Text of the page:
Tip: Recharge your cell phone or iPhone the night before to make a call or send them a text about the situation.

Power Outage ideas

Will you try any of these ideas, when the lights go out?

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Final notes

These are many ideas on how to keep you busy when the lights go out. Make sure you have lighters or matches for candles as a back-up light source. Stock up on batteries for flashlights. File a spare portable freezer or cooler with ice to keep your perishable food cold for the time being. As long as you stay active, you’re being proactive for you and your family.

Tell me about your power outage thoughts down below in the comments

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    • Kristen Howe profile image
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      Kristen Howe 19 months ago from Northeast Ohio

      Thanks Farawaytree! I appreciate your kind words and visit.

    • Farawaytree profile image

      Michelle Zunter 19 months ago from California

      Good one Kristen! Yes, imagine actually spending time with your family without TV or computers! ;)

    • Kristen Howe profile image
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      Kristen Howe 22 months ago from Northeast Ohio

      Thanks Vellur. It would help pass the time and prevent boredom.

    • Vellur profile image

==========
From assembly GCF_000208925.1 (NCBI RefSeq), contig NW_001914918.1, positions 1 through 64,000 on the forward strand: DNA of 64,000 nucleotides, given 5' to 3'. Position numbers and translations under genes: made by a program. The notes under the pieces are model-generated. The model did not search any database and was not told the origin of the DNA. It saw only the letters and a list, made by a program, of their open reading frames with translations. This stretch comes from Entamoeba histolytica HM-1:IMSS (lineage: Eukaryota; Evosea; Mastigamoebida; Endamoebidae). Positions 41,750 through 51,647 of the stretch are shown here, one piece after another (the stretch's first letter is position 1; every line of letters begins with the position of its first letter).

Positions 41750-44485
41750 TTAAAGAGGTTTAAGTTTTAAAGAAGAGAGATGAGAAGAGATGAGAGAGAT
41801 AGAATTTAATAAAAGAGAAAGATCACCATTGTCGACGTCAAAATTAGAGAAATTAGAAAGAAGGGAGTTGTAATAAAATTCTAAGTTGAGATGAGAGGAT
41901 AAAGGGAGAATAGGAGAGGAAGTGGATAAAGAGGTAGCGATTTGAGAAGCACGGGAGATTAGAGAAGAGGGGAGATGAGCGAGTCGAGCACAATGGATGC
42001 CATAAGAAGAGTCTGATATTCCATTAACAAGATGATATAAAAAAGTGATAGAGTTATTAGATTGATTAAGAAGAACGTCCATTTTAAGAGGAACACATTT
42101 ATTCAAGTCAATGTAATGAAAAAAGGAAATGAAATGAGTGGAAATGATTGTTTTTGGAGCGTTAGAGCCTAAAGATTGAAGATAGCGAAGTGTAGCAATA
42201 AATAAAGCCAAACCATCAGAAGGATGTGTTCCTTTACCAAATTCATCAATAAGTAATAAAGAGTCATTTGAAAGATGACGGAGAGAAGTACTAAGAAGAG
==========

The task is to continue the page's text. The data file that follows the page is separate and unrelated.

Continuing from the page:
Nithya Venkat 22 months ago from Dubai

      Great ideas to spend time during power outages. Bonding with family and neighbors is a great idea.

    • Kristen Howe profile image
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      Kristen Howe 2 years ago from Northeast Ohio

      So true. I'll be working on that hub this weekend and will post here before I publish it for QP ONE MORE TIME.

    • Glenn Stok profile image

      Glenn Stok 2 years ago from Long Island, NY

      You're welcome Kristen. The forums are a great way to discover one another.

    • Kristen Howe profile image
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      Kristen Howe 2 years ago from Northeast Ohio

      Thanks Glenn for your kind words and comments. Glad you've made it through the hurricane season okay. Thanks for your comments to my forum question too.

    • Glenn Stok profile image

      Glenn Stok 2 years ago from Long Island, NY

      These are very good suggestions. I really should keep a few flashlights around. I only have one and not enough batteries either in case I need to replace them. I do keep candles ready just for that day when we have a long power outage.

      I have a UPS on my computer which provides power for about 25 minutes. That gives me time to compete my work and shut down without losing what I was doing.

      In 2012 we were hit by a hurricane that knocked out power for several days. At least I prepared for it and got through it, living like in the Stone Age.

    • Kristen Howe profile image
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      Kristen Howe 2 years ago from Northeast Ohio

      Emge, thanks so much for stopping by to comment. Stay safe!

    • emge profile image

      Madan 2 years ago from Abu Dhabi

      Great suggestion, unfortunately we are so much used to electricity that we are lost if theres a outage

    • Kristen Howe profile image
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      Kristen Howe 2 years ago from Northeast Ohio

      Susie, oh no! Thanks my friend. It's the least we can do, when the light go down. Stay safe and thanks for the visit!

    • colorfulone profile image

      Susie Lehto 2 years ago from Minnesota

      Funny, because it was about two weeks ago that the phone / internet service was out if the area for about 8 hours. Days later the electricity was out for about 5 hours. I like all your suggestions on what we can do in a power outage. Up votes!